The history repeats itself crowd thinks that that there must be a bubble sooner or later. “Now?” they constantly ask, “Is it a bubble now?” as if history has to repeat whatever was most memorable about the last time. History may repeat itself, but there’s an awful lot of history that this particular venture capital cycle could repeat. Below is a short history of venture capital in the 1980s, my interpretation and comparison to the ’90s and today, and some thoughts about what that means. It’s long. If you’re attention-deprived, skip to ‘1980s v. 1990s’, about four-fifths of the way down.
Baby, baby drove up in a Cadillac
I said, “Jesus Christ, where’d you get that Cadillac?”
- The Clash, 1979.
The Carter years were tough.
They started out well. The recovery from the 1973-1975 recession brought unemployment down and incomes up. But all this was undone by the return of inflation. By 1980, when inflation reached its peak, unemployment was rising, interest rates were at their highest levels since World War II, productivity growth had slowed, and business investment was falling. Fear ruled the markets, a “crisis of confidence” ruled the people.
Venture capital had a different trajectory in the 1970s: until 1978 there was almost nothing, then suddenly, it took off.
One of the reasons for venture capital’s current heady successes is the good judgment men like Burr [Craig Burr of Burr, Egan, Deleage] and Cronin [Dan Cronin of Ampersand Associates] learned while slugging their way through the near-dormant mid-’70s. The period between 1972 and 1978 may someday be remembered as venture capital’s years in the desert. After a heady adolescence in the late ’60s, the business almost disappeared from public view after the bull market of 1968-69 went into eclipse, taking with it the new-issues market that had buoyed the venture business. (Inc. Magazine, “The Billion Dollar Gamble“, 9/1/1981)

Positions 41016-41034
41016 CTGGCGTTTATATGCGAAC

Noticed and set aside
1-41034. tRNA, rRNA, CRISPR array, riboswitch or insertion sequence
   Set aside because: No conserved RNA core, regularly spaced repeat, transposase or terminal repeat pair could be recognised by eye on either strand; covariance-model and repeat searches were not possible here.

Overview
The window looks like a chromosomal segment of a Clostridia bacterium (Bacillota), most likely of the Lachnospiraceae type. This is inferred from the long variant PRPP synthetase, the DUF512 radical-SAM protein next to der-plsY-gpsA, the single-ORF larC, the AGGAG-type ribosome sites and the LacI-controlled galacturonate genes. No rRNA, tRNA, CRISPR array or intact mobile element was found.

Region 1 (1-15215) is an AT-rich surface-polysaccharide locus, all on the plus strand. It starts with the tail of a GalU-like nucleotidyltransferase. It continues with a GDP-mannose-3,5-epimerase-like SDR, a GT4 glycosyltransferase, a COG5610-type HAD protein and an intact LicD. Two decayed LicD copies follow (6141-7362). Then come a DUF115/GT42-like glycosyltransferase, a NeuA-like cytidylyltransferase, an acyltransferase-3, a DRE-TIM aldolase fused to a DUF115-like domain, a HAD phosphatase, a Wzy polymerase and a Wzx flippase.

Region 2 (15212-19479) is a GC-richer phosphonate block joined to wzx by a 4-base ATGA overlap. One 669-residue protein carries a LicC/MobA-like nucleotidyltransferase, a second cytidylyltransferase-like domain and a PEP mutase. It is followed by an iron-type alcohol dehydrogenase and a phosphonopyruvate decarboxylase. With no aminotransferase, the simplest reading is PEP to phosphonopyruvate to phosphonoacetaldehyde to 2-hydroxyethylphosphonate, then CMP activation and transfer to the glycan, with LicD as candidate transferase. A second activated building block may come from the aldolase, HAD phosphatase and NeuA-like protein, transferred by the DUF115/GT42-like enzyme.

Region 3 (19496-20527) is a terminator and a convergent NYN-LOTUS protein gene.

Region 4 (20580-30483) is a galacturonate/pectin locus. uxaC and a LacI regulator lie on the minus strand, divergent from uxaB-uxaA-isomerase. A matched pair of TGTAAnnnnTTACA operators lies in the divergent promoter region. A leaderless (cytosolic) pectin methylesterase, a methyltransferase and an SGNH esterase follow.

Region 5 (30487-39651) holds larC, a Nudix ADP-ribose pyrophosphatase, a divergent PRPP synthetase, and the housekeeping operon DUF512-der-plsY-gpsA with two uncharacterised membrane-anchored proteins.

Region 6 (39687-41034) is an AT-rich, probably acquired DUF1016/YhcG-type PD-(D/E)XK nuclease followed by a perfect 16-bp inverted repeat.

The pioneers of the 1960s and 1970s had figured out a winning formula: build a great network to source opportunities, spend months getting to know the management team and doing due diligence, invest at the earliest possible stage, work hard to help founders get the right team in place and put together partnerships, and take the company public only when it was ready to be a public company. The result was that, despite an IPO market that had virtually disappeared, iconic VC-backed companies made it out into the market. Cray and Tandem in 1976, Evans & Sutherland and Federal Express in 1978, and Apple and Genentech in 1980. The Reagan years looked promising.
The Accelerating Universe, 1980-1983
Never for money, always for love…
I guess this must be the place.